In a season where defenseman Adam Larsson wants to prove to the hockey world just how valuable an asset he could be in his draft year, the big Swede is doing it the hard way.
For the second time this season, Larsson was sidelined by injury on Tuesday and Thursday during Skelleftea's semifinal round matchup with Lulea in the Elitserien playoffs. According to NHL European Scouting director Goran Stubb, Larsson left the second period of Tuesday's game with a shoulder injury. Projected to be drafted among the top three in June, Larsson was held out of practice for precautionary reasons on Wednesday and never dressed for Game 2 against Lulea on Thursday.
The winner will face either Farjestad or AIK for the Swedish Elite League championship beginning April 5.
Larsson represented Sweden at the 2010 and 2011 World Junior Championship, finishing as the team's highest scoring defender at the tournament this past season with 1 goal and 4 points. He produced 7 assists, 9 points and 41 penalty minutes in 37 regular-season games this season.
A groin injury kept the 6-foot-3, 200-pound blue liner sidelined much of the regular season. He did play in the semifinals and bronze-medal game at the WJC, but supposedly pushed it a little too much. It probably didn't help that he was on the receiving end of a booming check by Team Canada and Columbus Blue Jackets draftee Ryan Johanson in the tournament semifinal.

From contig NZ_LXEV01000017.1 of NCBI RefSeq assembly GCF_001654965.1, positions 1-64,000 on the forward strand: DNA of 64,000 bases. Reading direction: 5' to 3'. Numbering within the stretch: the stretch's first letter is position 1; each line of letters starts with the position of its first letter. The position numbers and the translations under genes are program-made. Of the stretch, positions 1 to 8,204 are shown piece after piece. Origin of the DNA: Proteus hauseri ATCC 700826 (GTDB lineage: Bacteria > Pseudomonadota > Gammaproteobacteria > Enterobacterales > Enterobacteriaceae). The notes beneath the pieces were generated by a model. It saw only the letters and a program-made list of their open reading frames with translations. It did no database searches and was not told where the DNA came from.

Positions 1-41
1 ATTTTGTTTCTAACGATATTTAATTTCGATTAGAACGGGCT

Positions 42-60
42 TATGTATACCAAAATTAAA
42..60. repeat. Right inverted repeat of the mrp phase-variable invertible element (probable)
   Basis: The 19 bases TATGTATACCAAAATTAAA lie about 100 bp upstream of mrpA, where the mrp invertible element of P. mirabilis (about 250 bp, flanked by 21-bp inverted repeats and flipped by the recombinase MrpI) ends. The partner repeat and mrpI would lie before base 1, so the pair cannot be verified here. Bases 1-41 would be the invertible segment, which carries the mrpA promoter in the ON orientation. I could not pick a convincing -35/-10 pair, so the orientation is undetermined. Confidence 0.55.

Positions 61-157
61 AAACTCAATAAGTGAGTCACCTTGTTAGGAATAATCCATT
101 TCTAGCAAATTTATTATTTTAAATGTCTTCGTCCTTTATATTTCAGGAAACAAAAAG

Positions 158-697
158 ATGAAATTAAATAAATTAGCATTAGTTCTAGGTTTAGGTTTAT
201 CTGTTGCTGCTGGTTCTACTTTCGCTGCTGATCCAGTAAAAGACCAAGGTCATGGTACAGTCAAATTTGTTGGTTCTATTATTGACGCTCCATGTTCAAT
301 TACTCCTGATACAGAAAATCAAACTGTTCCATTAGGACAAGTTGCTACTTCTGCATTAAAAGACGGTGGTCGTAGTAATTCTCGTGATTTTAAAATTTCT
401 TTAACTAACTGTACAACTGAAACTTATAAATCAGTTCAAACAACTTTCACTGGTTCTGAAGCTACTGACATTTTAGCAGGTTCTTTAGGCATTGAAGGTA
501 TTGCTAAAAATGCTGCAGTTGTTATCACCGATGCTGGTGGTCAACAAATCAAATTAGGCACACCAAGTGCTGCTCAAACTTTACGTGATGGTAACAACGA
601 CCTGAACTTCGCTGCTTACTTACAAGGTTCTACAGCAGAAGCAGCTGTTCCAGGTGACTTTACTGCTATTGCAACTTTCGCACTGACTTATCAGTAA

But Larsson has rebounded nicely and, prior to suffering his shoulder injury on Tuesday, was playing his best hockey of late. It'll be interesting to see how he responds when he does return to the lineup.
"He's a big, complete package with a great future in hockey," Stubb told NHL.com. "It's not easy for a player with his talent to improve every year. He's been on his own high level already for three years. Perhaps there's too many "experts" expecting too much from him ... forgetting that he is only 18."
Two of Larsson's teammates on this year's Swedish National Junior Team praised their impressive young defenseman when asked for comparisons to Tampa Bay Lightning defender Victor Hedman.
"I think Adam is better than Hedman, but that's my opinion," said Larsson's WJC defensive partner and Sweden's alternate captain, Fredrik Styrman."He's more stick handling and can move the puck quick. That's the big thing, and he can hit too. He's a strong guy and he's big. I think he has a great future (in North America)."
Goalie Robin Lehner, who was drafted in the second round by the Ottawa Senators in 2009, feels very confident with Larsson patrolling his end.
"Hedman was big, of course, and strong and Adam is smaller but he makes up for that with smartness," Lehner told NHL.com. "He's really smart with the puck and tough. He won't back down from anything and even fought a 30-year-old in Swedish league. He just has this glow in his eyes … you know he's going to be a great player."
Former NHL GM Craig Button, who works as a hockey analyst for 'NHL On The Fly' and the NHL Network, has been impressed with Larsson's determination and grit. He has him ranked No. 3 on his draft board behind only Ryan-Nugent Hopkins of Red Deer (WHL) and Gabriel Landeskog of Kitchener (OHL).
"I like him for the completeness of his game," Button said. "He's a guy that can play defensively. He's got the size (6-3, 200) and poise defensively, but offensively, he knows how to create chances. He's got a great shot, he can pass the puck and jump into the attack. He can make good decisions and, for an 18-year-old defenseman, sometimes you're looking for that player who has to make better decisions. I really like the way he gets himself into position defensively and offensively, and he can control the game. Those types of players, who can play a lot of minutes, are hard to find."